Brian Harrell, assistant director for infrastructure at the Department of Homeland Security’s Cybersecurity and Infrastructure Security Agency, submitted his resignation today to President Trump.
Harrell, the former managing director of enterprise security at Duke Energy, was appointed to DHS in December 2018. He is also the former director of the Electricity ISAC and director of critical infrastructure protection programs at the North American Electric Reliability Corporation (NERC).
In his resignation letter, Harrell said it “has been the absolute honor of a lifetime to help lead the dedicated women and men at DHS during these challenging times.”
“The opportunity to work with those who protect our communities and our critical infrastructure from harm has been the highlight of my professional career,” he wrote. “During my time at CISA, we have responded to hurricanes and historic floods, provided expertise after mass-shootings, engaged thousands of critical infrastructure owners and operators, and we are now providing the private sector assistance during COVID-19.”
“I thank the Administration for the chance to serve our nation during this important chapter in our history, and I know the Department of Homeland Security will continue to perform its important duties with the honor and focus that the American people expect,” Harrell added. “I will now return to the private sector, but I will always cherish my time in the Administration. I am confident we provided value while ‘moving the needle’ for the American people.”
Harrell told HSToday that he intends to spend time with his kids before moving into the next chapter of his career.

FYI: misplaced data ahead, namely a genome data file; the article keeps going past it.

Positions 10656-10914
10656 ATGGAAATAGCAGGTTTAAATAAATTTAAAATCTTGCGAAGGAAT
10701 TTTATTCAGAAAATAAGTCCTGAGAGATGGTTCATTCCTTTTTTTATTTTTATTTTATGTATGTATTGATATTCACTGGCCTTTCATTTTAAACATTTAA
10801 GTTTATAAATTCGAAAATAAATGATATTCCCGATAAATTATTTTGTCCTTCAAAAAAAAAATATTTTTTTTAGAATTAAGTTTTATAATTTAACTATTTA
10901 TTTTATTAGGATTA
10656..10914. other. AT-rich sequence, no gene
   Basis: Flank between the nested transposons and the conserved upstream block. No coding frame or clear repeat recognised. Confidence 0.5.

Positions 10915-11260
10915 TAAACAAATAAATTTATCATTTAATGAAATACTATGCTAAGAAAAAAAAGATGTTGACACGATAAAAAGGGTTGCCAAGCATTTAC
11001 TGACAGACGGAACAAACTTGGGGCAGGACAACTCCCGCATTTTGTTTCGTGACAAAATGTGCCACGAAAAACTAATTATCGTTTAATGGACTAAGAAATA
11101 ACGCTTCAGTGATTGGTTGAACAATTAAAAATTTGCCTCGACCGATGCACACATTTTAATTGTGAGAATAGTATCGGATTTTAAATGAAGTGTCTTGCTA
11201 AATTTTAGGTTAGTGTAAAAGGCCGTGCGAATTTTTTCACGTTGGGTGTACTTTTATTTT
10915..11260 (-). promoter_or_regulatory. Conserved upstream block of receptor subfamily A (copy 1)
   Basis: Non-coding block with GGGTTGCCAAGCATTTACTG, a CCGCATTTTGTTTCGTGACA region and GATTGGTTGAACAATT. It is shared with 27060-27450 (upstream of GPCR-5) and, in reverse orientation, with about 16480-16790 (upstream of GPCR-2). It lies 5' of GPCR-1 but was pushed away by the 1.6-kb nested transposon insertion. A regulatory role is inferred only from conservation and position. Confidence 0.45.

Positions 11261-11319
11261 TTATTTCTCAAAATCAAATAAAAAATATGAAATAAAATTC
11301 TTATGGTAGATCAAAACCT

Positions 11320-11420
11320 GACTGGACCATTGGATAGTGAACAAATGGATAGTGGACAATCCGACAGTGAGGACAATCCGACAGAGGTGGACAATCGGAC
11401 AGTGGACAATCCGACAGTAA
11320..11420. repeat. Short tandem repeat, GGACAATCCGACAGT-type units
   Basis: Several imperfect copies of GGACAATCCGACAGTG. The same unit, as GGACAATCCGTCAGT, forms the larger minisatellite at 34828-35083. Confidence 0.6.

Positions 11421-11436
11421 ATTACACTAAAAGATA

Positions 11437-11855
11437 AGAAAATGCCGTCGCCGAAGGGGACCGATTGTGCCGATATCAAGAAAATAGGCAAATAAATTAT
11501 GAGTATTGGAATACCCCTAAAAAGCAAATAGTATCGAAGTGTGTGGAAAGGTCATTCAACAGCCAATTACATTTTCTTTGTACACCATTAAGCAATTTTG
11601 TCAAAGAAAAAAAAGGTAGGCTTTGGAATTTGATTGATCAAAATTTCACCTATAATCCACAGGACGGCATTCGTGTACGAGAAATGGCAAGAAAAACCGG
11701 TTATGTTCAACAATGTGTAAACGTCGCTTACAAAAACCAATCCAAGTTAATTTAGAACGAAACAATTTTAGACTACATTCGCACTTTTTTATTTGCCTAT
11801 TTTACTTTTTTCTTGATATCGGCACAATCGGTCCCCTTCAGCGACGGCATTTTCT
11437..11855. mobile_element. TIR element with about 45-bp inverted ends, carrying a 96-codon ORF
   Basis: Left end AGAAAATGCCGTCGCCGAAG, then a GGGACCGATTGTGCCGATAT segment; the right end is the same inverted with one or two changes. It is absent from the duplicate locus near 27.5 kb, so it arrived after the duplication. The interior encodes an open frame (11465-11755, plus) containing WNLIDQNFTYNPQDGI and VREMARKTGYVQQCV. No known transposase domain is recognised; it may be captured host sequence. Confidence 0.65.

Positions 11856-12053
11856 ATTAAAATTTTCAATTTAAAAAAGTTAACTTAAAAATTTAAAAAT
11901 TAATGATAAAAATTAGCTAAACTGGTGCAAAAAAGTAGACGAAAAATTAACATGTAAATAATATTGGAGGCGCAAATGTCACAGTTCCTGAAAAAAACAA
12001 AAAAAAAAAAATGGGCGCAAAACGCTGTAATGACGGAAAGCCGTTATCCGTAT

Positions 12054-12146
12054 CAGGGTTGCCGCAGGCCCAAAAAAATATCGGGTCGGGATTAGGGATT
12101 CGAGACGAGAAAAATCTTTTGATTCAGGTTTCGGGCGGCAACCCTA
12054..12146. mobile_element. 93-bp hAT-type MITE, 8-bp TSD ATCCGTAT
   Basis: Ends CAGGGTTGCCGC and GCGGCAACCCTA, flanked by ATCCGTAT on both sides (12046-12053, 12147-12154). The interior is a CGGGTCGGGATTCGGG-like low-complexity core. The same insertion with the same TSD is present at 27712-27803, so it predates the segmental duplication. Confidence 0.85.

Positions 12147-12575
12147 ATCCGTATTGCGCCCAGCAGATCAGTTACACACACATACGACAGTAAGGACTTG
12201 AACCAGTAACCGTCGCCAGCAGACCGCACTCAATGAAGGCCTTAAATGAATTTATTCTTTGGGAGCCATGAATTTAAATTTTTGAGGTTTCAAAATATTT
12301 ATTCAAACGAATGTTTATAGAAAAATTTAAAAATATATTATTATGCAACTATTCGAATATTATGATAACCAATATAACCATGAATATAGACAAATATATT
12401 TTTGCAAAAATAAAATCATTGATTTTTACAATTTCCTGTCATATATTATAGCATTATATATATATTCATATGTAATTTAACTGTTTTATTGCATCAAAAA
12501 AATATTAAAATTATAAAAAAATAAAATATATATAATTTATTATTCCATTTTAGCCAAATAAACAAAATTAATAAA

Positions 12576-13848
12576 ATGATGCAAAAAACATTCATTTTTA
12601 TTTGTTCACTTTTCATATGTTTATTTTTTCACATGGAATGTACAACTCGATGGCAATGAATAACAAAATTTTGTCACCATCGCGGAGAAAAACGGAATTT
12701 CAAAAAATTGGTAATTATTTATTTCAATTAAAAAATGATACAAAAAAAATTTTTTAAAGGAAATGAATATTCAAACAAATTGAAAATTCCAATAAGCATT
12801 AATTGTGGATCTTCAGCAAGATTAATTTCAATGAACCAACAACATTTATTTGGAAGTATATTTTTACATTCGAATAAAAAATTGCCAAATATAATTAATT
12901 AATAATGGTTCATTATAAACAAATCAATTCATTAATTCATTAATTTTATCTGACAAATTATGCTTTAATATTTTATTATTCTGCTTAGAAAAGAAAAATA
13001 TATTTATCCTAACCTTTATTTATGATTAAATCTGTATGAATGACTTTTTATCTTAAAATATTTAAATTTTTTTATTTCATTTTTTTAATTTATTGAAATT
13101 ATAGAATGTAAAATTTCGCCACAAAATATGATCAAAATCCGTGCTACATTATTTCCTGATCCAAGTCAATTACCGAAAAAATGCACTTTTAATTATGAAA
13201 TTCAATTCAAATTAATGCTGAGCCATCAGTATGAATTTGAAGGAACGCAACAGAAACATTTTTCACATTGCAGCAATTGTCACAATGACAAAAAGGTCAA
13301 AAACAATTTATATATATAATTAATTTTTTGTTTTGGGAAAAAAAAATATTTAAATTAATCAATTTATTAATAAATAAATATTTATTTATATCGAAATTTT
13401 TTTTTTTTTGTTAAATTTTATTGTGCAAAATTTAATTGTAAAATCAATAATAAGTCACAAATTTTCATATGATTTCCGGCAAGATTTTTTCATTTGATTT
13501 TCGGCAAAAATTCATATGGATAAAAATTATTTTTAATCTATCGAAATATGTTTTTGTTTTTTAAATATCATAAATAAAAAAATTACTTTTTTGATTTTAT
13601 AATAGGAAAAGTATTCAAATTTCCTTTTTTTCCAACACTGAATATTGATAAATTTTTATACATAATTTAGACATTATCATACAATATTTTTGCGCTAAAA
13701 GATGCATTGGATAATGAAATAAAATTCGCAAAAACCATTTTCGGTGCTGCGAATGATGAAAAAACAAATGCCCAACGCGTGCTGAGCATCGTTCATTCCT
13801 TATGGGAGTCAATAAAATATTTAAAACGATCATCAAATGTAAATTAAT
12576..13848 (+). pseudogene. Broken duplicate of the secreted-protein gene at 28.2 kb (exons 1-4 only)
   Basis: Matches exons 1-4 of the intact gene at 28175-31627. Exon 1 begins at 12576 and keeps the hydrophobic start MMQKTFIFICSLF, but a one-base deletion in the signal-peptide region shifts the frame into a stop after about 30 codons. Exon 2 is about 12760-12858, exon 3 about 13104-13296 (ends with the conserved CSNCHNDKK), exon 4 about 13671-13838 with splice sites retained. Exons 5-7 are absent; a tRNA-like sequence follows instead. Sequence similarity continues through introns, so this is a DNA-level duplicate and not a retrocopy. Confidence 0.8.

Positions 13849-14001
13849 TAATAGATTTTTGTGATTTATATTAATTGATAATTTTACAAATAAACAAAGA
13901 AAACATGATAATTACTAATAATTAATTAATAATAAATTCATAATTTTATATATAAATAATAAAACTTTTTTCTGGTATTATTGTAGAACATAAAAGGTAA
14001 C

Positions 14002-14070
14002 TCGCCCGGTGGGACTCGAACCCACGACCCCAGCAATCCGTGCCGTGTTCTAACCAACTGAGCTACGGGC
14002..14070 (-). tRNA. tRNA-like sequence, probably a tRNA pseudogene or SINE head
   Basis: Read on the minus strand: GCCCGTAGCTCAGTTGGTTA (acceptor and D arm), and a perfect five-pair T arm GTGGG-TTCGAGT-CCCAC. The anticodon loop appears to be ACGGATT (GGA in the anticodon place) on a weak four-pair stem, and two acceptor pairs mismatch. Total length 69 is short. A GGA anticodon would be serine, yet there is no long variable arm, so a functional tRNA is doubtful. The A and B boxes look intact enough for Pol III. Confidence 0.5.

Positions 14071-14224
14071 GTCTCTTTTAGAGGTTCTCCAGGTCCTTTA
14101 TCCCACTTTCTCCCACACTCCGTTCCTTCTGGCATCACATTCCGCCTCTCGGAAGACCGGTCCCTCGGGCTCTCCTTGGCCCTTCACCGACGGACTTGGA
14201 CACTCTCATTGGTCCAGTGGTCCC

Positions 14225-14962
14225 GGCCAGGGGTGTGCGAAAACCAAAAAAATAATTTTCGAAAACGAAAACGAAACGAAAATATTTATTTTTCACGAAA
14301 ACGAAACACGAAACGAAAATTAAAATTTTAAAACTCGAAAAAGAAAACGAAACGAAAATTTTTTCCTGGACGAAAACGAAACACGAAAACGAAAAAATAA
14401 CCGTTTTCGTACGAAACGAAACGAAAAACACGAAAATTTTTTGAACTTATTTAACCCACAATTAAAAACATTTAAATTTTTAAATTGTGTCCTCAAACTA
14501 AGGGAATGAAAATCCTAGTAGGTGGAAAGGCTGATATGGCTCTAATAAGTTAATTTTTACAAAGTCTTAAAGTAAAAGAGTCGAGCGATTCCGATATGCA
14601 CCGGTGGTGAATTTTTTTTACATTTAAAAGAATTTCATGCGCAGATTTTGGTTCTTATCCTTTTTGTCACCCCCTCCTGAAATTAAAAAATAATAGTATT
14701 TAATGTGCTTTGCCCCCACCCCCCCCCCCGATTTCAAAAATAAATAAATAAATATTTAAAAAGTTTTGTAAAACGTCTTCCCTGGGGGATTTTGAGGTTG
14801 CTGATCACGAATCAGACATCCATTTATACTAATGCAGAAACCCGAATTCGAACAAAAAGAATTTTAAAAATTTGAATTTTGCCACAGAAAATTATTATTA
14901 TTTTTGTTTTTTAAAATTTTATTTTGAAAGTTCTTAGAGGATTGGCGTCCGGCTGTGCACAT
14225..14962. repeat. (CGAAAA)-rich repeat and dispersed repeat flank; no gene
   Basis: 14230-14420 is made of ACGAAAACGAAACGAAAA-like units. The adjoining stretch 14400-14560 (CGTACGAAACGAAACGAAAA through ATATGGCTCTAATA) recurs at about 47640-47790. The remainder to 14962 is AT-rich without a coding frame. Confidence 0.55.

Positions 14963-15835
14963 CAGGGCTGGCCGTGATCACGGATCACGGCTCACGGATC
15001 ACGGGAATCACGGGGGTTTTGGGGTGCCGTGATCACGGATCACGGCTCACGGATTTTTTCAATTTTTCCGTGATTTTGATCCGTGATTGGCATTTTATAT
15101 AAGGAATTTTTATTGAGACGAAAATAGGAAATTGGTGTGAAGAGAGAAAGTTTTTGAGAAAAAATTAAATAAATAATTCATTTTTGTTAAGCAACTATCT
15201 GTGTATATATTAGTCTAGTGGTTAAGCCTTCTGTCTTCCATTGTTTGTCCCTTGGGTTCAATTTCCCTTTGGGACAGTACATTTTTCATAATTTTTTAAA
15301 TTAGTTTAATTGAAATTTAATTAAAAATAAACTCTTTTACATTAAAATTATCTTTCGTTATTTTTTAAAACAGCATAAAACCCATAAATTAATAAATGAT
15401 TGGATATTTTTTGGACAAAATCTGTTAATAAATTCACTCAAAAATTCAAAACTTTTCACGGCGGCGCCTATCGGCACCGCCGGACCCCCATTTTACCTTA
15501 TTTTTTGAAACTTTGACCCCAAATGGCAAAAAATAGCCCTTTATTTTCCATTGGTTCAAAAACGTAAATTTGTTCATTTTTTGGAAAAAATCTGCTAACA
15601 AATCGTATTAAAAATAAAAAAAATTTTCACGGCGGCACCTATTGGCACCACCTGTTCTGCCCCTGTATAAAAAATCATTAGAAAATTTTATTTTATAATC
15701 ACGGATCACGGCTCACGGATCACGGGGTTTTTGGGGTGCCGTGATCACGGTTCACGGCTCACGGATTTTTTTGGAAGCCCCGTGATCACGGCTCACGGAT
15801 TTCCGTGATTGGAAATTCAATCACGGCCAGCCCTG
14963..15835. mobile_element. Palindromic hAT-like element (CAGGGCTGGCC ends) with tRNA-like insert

At CISA, Harrell has led preparedness initiatives and training exercises with government and the private sector in areas including cybersecurity, drone threats, chemical sector security, soft-target threats, and more. “Threats may consist of hybrid cyber and physical attacks against the Homeland, which emphasizes the need to think about a comprehensive approach to the cyber-physical threat landscape,” he told HSToday when assessing the top threats to be anticipated in 2020. “Protecting soft targets and crowded places, from schools to sports and entertainment venues, faith-based communities etc., continues to be an important driver in the effort to strengthen the security and resilience of nation’s critical infrastructure and protect America’s citizens.”
At a House hearing earlier in the year on domestic extremism, Harrell told lawmakers that “based off of current events and the frequency of events, I am convinced that this country is becoming more and more violent every single day.”
“Freedoms that have made this country a shining city upon a hill do not come without a price. As I wrote to the faith-based community a little over a year ago, in this dynamic threat environment, we face the reality that differences in ideology can result in attacks even in the most holy of places,” Harrell said. “While this unfortunate truth may be a reality, it does not have to be inevitable. The threat is not going away, but neither is our determination to reduce the probability of a successful attack.”